Byron’s stint with the Flames this season was truncated by some terrible luck – he broke his left hand on the fourth shift of his first game in Calgary silks on Feb. 13 vs. the Dallas Stars, courtesy of a slash from Derek Roy (since traded to the Canucks).

But as injuries go, the timing could hardly have worked out better for Byron. On March 11, he became a first-time father with the arrival of daughter Elianna. The Flames had graciously sent him to Abbotsford to rehab, so he was able to be there for the birth.

“That was probably one of the positives of the injury,” Byron said, acknowledging the silver lining. “I got to be here in Abbotsford and spend every minute with her.

“It’s a lot of fun.”

Byron would love to get into the lineup this weekend, but he’s on board if Ward elects to take things slow with his recovery.

“It sucks being on the sidelines and watching your team,” he said. “But at the same time, I want to look to my career. It’s already been eight weeks, so if I have to wait a couple extra days to make sure it’s fully healed, then that’s what I’ll have to do. I don’t want any more setbacks.”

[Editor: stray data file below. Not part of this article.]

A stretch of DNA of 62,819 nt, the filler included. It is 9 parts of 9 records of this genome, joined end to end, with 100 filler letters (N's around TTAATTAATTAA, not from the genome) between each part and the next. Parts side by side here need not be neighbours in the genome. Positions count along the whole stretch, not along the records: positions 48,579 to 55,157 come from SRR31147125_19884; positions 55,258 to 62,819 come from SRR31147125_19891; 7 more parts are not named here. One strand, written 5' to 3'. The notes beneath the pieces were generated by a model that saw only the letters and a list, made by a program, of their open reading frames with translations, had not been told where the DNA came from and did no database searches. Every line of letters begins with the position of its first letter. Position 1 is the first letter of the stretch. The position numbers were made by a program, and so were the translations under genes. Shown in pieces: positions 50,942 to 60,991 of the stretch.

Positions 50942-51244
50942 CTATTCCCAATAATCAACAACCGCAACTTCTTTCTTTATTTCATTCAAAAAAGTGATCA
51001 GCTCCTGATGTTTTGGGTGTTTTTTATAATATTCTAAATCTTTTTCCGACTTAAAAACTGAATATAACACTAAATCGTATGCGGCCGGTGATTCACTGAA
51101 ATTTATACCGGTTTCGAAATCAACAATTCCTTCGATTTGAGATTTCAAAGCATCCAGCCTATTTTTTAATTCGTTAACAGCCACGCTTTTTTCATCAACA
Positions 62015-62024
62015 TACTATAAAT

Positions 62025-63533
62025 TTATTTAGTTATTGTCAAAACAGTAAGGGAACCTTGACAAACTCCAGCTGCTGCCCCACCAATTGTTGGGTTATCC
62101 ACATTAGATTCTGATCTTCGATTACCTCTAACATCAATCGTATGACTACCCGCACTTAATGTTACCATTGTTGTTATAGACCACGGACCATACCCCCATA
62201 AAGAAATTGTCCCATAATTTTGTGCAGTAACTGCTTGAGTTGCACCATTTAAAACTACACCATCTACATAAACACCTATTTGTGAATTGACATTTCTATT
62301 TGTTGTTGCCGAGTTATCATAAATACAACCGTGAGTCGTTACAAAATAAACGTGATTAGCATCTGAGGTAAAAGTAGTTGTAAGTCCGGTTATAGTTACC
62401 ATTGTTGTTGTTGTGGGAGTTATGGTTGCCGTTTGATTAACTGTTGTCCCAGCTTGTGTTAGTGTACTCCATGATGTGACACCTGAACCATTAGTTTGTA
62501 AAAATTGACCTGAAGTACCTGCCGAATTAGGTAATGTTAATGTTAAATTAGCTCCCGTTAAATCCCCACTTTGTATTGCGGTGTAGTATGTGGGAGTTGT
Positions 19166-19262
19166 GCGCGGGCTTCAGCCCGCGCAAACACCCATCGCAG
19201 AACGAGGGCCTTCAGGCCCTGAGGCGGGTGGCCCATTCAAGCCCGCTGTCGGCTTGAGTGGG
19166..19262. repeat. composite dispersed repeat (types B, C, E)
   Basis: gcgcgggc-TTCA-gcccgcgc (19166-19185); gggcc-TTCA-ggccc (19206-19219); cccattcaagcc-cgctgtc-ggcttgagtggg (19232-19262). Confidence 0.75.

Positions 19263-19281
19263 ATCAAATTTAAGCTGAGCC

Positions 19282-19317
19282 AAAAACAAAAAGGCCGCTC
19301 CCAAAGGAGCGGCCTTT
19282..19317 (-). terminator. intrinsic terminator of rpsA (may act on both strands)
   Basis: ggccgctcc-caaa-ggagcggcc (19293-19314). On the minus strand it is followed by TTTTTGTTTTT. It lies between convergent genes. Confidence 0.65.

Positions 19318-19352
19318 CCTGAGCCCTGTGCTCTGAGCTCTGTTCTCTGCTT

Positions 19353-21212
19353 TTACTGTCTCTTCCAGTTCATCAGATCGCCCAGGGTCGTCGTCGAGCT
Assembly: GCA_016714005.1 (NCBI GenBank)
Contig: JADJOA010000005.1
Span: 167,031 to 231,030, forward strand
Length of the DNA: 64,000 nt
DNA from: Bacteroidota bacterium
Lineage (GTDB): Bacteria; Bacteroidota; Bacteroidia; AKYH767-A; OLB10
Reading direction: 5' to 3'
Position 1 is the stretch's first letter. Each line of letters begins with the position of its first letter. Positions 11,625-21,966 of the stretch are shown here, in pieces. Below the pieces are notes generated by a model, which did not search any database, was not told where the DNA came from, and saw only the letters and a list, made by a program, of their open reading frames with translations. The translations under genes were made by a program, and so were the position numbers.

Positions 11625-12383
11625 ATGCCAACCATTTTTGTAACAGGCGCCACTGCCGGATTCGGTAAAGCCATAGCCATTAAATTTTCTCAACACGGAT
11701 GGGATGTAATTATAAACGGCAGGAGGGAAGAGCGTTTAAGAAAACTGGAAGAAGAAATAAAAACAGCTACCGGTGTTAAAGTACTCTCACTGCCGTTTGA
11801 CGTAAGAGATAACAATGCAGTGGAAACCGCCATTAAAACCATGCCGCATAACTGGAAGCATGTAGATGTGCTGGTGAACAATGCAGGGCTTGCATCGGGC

Defenceman Zach McKelvie was named the Heat’s winner of the IOA/American Specialty AHL Man of the Year award.

The honour recognizes McKelvie’s outstanding contributions to the community during the 2012-13 season. The 28-year-old blueliner made numerous school appearances with mascot Hawkey as part of the Heat’s reading program, Hawkey’s Hot Readers. He also helped raise $2,300 for charity by participating in the Heat’s first annual player vs. trainer fitness challenge, and was a post-game speaker at the team’s Faith Night promotion.